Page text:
A DEMOCRATIC Unionist Party (DUP) MP is facing criticism after he described a special gospel edition of the long-running choir TV series Songs of Praise as “the BBC at its BLM (Black Lives Matter) worst”.
East Londonderry MP Gregory Campbell has been accused of “race-baiting” and making “irresponsible” remarks in reaction to a Gospel Singer of the Year edition of the programme.
The episode, which was filmed at Gorton Monastery in Manchester, was fronted by a black presenter and included three judges and five semi-finalist all of black ethnicity.
Writing in a lengthy Facebook post on January 31, the Northern Ireland MP wrote: “Just watched BBC TV Songs of Praise which this week was Gospel Singer of the year semi final. This I'm afraid was BBC at its BLM worst.
“There were 5 singers, all of them black. There were three judges all of them black and one presenter who incidentally was, yes black.
“The singers were all very good but can you imagine an all white line up with an all white jury and presented by a white person? No I can't either.”
His remarks drew strong condemnation from the North West Migrants Forum who, along with several other organisations based in Northern Ireland, called on the DUP member to “withdraw his ignorant and insulting post” and issue “a full public apology”.
In a statement they said: “It is both astonishing and shocking that Mr Campbell watched this deeply moving edition of Songs of Praise, full of love and praise for God, and saw only skin colour.
“Is he uncomfortable watching a programme where Black British people and culture are celebrated centre-stage? Did he think the BBC was racist when other programmes – night after night, decade after decade – only featured white people?
“We call upon Mr Campbell to provide any evidence that the five singers were there on the basis of anything other than their obvious skills, or that the three judges were selected for their skin colour rather than their expertise.
“Mr Campbell's statement is not a trivial matter; it is deeply irresponsible. It is deeply worrying that Mr Campbell can confidently display such clear bias, apparently without fear of challenge or accountability.
“Given his role as an elected representative and public servant, Mr Campbell's statement cannot go unchallenged; the potential costs are too high.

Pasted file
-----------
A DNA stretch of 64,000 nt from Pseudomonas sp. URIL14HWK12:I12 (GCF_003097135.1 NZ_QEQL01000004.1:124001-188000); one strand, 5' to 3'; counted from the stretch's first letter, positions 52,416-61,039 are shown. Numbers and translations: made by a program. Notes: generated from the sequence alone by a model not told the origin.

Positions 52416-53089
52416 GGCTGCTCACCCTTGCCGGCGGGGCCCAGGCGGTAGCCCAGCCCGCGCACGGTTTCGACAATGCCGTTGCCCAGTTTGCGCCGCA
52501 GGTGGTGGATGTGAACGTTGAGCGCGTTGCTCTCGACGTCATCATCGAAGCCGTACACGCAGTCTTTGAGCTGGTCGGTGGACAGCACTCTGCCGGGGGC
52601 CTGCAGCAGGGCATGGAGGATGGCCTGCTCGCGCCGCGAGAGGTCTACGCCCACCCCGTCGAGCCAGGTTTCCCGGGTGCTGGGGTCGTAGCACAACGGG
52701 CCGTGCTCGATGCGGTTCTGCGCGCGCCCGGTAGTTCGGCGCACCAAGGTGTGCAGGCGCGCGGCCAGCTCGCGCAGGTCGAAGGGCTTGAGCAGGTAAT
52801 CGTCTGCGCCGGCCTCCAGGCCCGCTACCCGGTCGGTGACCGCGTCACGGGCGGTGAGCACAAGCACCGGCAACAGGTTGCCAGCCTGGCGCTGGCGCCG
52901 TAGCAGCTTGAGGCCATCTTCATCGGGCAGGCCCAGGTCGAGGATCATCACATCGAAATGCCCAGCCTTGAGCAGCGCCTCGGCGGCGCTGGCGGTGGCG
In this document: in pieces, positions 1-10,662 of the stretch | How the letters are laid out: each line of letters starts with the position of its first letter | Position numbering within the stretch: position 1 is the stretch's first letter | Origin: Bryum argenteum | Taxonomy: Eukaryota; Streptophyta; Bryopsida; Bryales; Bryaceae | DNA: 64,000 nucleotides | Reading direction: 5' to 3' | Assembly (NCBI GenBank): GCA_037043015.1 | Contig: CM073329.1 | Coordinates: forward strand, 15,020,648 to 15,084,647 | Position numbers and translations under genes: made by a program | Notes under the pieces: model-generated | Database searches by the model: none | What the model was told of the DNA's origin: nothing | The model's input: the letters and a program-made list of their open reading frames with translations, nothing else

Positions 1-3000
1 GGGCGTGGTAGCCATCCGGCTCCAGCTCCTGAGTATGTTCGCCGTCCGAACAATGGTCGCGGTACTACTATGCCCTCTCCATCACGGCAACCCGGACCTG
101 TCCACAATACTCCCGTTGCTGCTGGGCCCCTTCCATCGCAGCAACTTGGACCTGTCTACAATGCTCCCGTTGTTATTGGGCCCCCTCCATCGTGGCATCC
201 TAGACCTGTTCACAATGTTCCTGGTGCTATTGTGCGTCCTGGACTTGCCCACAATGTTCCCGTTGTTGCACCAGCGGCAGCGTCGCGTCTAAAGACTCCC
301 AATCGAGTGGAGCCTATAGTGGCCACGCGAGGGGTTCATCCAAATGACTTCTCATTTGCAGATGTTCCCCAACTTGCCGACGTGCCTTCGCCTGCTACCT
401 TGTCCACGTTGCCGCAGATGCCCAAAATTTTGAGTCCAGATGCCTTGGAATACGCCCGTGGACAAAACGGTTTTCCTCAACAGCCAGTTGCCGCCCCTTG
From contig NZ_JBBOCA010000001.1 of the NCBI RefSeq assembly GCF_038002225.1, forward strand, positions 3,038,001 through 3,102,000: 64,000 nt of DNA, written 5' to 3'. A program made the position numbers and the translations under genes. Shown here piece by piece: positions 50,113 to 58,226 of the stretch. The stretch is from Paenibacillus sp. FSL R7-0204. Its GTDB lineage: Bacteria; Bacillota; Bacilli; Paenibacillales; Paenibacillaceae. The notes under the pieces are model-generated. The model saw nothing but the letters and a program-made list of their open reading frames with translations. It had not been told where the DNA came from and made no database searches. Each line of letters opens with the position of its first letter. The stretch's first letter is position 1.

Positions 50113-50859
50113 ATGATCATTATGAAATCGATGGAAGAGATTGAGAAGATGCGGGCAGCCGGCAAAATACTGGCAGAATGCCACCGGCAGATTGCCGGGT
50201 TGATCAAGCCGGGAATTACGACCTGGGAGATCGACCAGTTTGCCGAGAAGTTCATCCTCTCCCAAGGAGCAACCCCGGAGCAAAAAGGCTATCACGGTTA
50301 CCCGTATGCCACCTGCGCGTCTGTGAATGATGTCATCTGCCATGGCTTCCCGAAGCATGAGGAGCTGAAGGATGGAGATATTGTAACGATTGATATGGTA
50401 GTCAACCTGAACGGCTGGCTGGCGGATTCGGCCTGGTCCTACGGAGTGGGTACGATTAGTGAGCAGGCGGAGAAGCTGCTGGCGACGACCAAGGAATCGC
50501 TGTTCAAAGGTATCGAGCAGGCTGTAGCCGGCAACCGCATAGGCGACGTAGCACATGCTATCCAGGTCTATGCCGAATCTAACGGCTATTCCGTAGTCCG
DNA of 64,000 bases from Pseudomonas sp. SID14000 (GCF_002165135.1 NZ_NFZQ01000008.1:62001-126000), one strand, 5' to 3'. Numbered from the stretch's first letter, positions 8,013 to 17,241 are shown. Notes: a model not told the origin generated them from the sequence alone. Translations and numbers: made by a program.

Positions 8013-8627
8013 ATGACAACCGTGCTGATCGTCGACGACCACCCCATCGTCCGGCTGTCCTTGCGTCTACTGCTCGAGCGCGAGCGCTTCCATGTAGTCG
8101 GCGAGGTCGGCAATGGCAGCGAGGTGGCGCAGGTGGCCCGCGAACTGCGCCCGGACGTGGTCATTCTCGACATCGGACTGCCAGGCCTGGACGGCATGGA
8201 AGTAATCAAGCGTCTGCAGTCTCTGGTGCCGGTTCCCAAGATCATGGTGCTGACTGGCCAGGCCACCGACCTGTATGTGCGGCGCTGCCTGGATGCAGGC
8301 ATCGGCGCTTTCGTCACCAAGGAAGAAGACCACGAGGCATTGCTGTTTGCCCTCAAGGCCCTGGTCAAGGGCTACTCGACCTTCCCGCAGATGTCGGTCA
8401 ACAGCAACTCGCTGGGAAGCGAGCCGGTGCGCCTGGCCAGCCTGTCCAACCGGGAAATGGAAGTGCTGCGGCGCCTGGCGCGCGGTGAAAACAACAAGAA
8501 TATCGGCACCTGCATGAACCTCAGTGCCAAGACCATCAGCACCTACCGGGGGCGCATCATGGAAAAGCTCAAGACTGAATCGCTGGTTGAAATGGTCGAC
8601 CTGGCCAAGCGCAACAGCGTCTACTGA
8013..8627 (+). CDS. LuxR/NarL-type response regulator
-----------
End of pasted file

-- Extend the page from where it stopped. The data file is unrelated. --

“Just weeks since the horrific attack on the Belfast Multicultural Association, it is alarming that a political leader thinks it appropriate to use this kind of race-baiting to secure some sort of perceived political advantage, regardless of the consequences.
“Black and ethnic minority people are not ''other''; they are equal citizens in an increasingly diverse country, including in Mr Campbell's constituency.
“He needs to withdraw his ignorant and insulting post and make a full public apology to the Black and minority ethnic community of his constituency and beyond.”
They called on DUP leader to sanction Campbell over his remarks and ensure he is “held accountable for his words”.
The statement added: “As First Minister, Arlene Foster is responsible for advancing this vision. As Mr Campbell's party leader, we expect her to ensure that he is held accountable for his words.
“Failure to do so will mean the words of that Executive vision will ring hollow. Meanwhile, we commit ourselves to challenging racism and building a society that fully respects and celebrates diversity.' “
Responding to Campbell’s remarks, Sinn Féin MLA Caoimhe Archibald revealed she would be reporting the comments to the House of Commons.
She wrote: “Gregory Campbell's disgraceful comments don't reflect the views of vast majority of the constituents he'd purport to represent.
“Racism, systemic & explicit, needs challenged every opportunity. I'll be reporting this to standards commissioner in HoC. @dupoline need to take action.”